By Brian Wallace
Around the world, billions of financial transactions happen every day. That number includes 369 billion purchases, over 1 billion credit card transactions and 319,000 new credit originations. Fintech and modern banking have made a new world of commerce possible for billions of humans. Yet for every financial transaction or credit check, there might be a hidden fee attached: carbon emissions. People haven’t always been aware of the emissions their actions create, but it’s a price humans are going to be paying for generations to come.
Every year, climate change becomes a more salient issue. Sustainability is turning into a hot topic for all stakeholders in the financial services industry. One in three people say they would pay more for sustainable banking solutions, and 52% of banks are recognizing environmental concerns as an emerging risk over the next five years. As executives, your job is to ensure your company is prosperous not only today, but in the future as well. Only by recognizing and addressing climate change can you fulfill your obligations.
The good news is that most executives have already answered the call. More than 99% of CEOs from large companies agreed that “sustainability issues are important to the future success of their business.” The majority said they were already deploying low-carbon and renewable energy across their operations. 44% even saw a net-zero future for their company in the next decade!
Yet for all their optimism, there are still places for executives to improve their sustainability efforts. According to a 2022 survey by Google Cloud, 65% of executives admit to wanting to advance sustainability efforts but not being sure how to do it. Just over a third of businesses surveyed have measurement tools in place to quantify the success of their move to green energy.
So what are some numbers-backed solutions to saving the planet? The first idea worth recognizing is switching to cloud computing. From 2021 to 2024, planned transitions to cloud computing are on track to save at least 629 million tons of carbon dioxide from entering the atmosphere. The cloud can help reduce greenhouse gasses in a number of ways. To start, cloud data centers are more energy efficient than their on-premise peers, meaning they consume fewer fossil fuels to accomplish the same objectives. Furthermore, the cloud is capable of replacing high-carbon physical machines with their virtual equivalents at a fraction of the real energy usage.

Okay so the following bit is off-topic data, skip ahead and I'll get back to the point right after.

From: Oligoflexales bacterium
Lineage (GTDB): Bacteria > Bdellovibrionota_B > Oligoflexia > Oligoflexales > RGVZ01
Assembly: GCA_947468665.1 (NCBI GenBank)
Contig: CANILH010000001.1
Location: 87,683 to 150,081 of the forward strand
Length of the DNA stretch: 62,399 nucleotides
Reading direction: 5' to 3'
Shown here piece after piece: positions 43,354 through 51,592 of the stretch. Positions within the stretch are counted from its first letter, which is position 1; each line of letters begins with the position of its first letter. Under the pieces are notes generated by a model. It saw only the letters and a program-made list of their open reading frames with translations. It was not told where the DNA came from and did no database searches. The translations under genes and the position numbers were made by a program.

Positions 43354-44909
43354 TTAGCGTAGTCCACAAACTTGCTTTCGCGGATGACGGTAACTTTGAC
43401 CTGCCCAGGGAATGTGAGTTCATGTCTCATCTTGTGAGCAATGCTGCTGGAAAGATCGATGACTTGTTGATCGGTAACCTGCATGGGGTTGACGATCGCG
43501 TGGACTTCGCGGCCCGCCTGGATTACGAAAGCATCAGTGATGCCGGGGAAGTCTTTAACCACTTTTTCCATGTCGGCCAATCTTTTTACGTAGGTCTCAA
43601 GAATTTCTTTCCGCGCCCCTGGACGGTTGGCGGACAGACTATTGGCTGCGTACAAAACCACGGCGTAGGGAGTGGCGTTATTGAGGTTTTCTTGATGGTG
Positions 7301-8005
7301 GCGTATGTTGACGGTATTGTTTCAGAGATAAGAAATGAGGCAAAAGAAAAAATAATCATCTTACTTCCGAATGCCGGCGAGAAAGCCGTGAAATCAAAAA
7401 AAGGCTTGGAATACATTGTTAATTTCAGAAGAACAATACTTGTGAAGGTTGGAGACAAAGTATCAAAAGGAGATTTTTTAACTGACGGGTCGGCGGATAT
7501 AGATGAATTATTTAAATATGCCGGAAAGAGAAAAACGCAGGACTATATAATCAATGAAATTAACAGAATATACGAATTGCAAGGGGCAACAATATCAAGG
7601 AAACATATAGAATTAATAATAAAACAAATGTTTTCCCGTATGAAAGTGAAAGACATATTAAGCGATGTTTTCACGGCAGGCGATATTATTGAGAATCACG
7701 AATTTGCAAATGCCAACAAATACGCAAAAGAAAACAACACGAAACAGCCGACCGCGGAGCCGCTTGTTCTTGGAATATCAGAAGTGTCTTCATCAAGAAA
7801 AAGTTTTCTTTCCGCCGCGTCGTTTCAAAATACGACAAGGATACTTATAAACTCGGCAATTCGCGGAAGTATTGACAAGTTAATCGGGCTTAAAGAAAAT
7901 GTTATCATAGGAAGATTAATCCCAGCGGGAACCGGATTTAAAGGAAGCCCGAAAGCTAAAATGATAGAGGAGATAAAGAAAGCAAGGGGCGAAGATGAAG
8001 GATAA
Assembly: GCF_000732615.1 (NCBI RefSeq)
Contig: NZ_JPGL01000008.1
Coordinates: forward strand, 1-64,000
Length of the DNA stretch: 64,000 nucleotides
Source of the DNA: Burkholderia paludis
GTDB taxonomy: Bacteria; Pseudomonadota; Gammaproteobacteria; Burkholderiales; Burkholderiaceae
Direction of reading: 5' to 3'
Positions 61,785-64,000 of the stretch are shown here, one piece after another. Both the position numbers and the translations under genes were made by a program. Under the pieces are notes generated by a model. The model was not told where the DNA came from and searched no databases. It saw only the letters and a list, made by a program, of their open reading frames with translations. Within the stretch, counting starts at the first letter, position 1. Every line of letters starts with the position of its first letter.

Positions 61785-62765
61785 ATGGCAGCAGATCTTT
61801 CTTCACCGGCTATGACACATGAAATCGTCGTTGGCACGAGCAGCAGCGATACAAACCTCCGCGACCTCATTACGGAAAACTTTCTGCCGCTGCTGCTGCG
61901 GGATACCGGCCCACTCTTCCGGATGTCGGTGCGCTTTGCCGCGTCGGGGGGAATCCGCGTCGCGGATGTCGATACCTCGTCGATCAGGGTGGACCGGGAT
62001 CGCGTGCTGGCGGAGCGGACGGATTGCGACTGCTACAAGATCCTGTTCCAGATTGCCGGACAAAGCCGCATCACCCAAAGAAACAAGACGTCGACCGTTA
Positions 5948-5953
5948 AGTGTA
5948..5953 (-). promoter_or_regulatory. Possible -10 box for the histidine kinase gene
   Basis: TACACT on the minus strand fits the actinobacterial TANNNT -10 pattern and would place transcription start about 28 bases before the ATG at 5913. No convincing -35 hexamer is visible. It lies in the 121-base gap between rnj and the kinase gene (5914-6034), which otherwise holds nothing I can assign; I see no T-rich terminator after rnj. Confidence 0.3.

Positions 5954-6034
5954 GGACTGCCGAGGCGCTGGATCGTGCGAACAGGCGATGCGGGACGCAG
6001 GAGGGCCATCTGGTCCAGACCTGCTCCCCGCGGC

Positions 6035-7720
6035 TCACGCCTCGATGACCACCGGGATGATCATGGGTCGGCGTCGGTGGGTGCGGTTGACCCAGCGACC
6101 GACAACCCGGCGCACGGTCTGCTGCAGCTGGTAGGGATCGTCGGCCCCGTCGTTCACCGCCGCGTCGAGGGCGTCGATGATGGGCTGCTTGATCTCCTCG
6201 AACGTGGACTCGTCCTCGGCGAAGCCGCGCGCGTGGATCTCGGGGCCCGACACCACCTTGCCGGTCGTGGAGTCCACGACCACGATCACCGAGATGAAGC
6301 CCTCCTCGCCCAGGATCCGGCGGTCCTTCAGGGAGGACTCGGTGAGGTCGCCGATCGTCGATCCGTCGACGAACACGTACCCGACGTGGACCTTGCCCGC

Beyond energy consumption, the cloud can also help businesses cut down on e-waste. Dematerialization lowers consumption of resources. Because the same electronic devices are now capable of more, they don’t have to be replaced as often. The cloud can enable a circular economy that keeps technology byproducts out of the landfill. In Google’s 2021 environmental report, cloud computing diverted 81% of waste from the landfill and used 23% refurbished components.
Migrations to the cloud can reduce global emissions by 59 million metric tons each year. That represents a 5.9% reduction in total IT emissions. A comparable action would be to take 22 million cars off the road!
To multiply the amount of carbon reduced, cloud native architectures and deployments can drive emissions down even further. Customizing applications to be cloud-native can stretch carbon emission reduction up to 98%.
Another way to bring down emissions through the cloud is by taking advantage of the fact a cloud data center can be located anywhere. Choose a location with a green energy grid. Google Cloud has led the way in this strategy. Because the company wants to have 24/7 carbon free energy by 2030, Google’s cloud data centers operate in places with significant renewable energy on the grid. They also shift flexible computing tasks to times when the power on the grid is cleanest, like at night. As a result, Google achieved 67% round-the-clock carbon free energy at their data centers in 2020.
Brian Wallace is the founder and president of NowSourcing, a infographic design agency based in Louisville, Ky., and Cincinnati, Ohio, and works with companies that range from small business to Fortune 500. Wallace also runs a local event to make the Louisville/Cincinnati region more competitive (#thinkbig).